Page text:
SUNDAY TIMES - Bread is definitely not the devil, study finds
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Sunday Times Food By Shanthini Naidoo, 2017-03-19 00:00:00.0

Bread is definitely not the devil, study finds

A review of South African bread has revealed that it can add to the nutritional content of your diet.
Image: iStock

Experts say there are good reasons to indulge in a sandwich once in a while, writes Shanthini Naidoo

Those who love the comfort of bread but are wary of its effect on the waistline and health will find comfort in this.

A review of South African bread has revealed that it can add to the nutritional content of your diet — if you stick to good portions and a variety of accompaniments.

Renowned dietician and nutritionist Jane Badham, who conducted the review, said the reduced salt content in store-bought bread that was recently legislated to improve the health of all South Africans had helped.

But compared to other starches, there were other good reasons to indulge in a sandwich once in a while.

"The nutritional composition of bread compared to rice, pasta and maize meal per 100g shows that from among the starchy-foods group, bread is the best source of carbohydrate, protein and fibre," said Badham. The review was commissioned by Anchor Yeast.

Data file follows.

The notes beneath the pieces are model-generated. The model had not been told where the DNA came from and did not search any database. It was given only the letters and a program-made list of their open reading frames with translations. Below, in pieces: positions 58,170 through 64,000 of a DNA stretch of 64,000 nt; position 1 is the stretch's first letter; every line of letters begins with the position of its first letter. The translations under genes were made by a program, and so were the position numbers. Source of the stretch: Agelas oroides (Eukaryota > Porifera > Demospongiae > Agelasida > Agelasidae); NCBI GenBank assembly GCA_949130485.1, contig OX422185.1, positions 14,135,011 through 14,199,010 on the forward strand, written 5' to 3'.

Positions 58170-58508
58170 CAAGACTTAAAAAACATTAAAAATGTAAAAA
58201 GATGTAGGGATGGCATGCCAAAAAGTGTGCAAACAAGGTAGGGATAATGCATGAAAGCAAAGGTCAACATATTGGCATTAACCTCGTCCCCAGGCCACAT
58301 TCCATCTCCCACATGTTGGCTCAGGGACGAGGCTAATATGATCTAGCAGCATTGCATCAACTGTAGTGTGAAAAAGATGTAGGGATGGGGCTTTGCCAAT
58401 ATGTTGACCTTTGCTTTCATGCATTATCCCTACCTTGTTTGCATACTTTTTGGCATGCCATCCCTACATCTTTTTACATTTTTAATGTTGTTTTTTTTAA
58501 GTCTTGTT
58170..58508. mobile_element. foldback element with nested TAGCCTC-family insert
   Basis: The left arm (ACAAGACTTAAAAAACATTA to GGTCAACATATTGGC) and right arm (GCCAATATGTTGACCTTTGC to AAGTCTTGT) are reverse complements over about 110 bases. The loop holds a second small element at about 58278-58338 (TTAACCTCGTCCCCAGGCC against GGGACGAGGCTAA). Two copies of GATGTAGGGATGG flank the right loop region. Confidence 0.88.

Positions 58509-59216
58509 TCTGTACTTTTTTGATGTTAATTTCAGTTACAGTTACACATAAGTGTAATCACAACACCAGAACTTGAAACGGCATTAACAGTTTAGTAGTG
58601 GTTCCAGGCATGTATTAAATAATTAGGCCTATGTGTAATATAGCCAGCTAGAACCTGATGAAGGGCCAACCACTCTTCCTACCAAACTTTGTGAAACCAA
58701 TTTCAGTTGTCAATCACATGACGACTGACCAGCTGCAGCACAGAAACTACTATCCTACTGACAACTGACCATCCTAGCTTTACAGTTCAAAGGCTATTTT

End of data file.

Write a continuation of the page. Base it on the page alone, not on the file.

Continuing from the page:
"Although it also contains the highest level of fat per 100g (not per serving) in this group, this is a negligible amount in a healthy, balanced diet. Bread also meets two of the 11 South African food-based dietary guidelines — 'make starchy foods part of most meals' and 'enjoy a variety of foods'," she said.

Badham said the key was to vary the diet, and not to overindulge.

"A varied diet is also more likely to be an enjoyable eating plan. Sadly, many South Africans have a monotonous diet and so are prone to deficiencies. Bread has a positive role to play in terms of dietary diversity."

Fortified products — which include vitamins and minerals - added to healthy, tasty toppings, mean bread could be incorporated into meals every day without guilt, said Badham. She said there was no evidence linking bread with weight status.

"There have been extensive studies on bread and weight loss. A review which looked at 38 studies over 30 years, and the relation between consumption, body weight and abdominal fat distribution, showed that food patterns that included bread were not related to weight.

"Whole-grain bread is more beneficial, which could be because of fibre content. Always, the less refined products are, the better."

Badham said commercially produced bread was not as evil as it had been made out to be.

"There is no evidence to show any of the ingredients in store-bought bread are negative. The more unrefined the bread, the closer to dietary guidelines, so something with flax and seeds in it added to a healthy diet of including plenty of fruit and vegetables, is fine."

Before the Banting crowd scream murder, Badham said the message was for the general public and did not override individual guidelines that might have been recommended by a professional, like a doctor or dietician.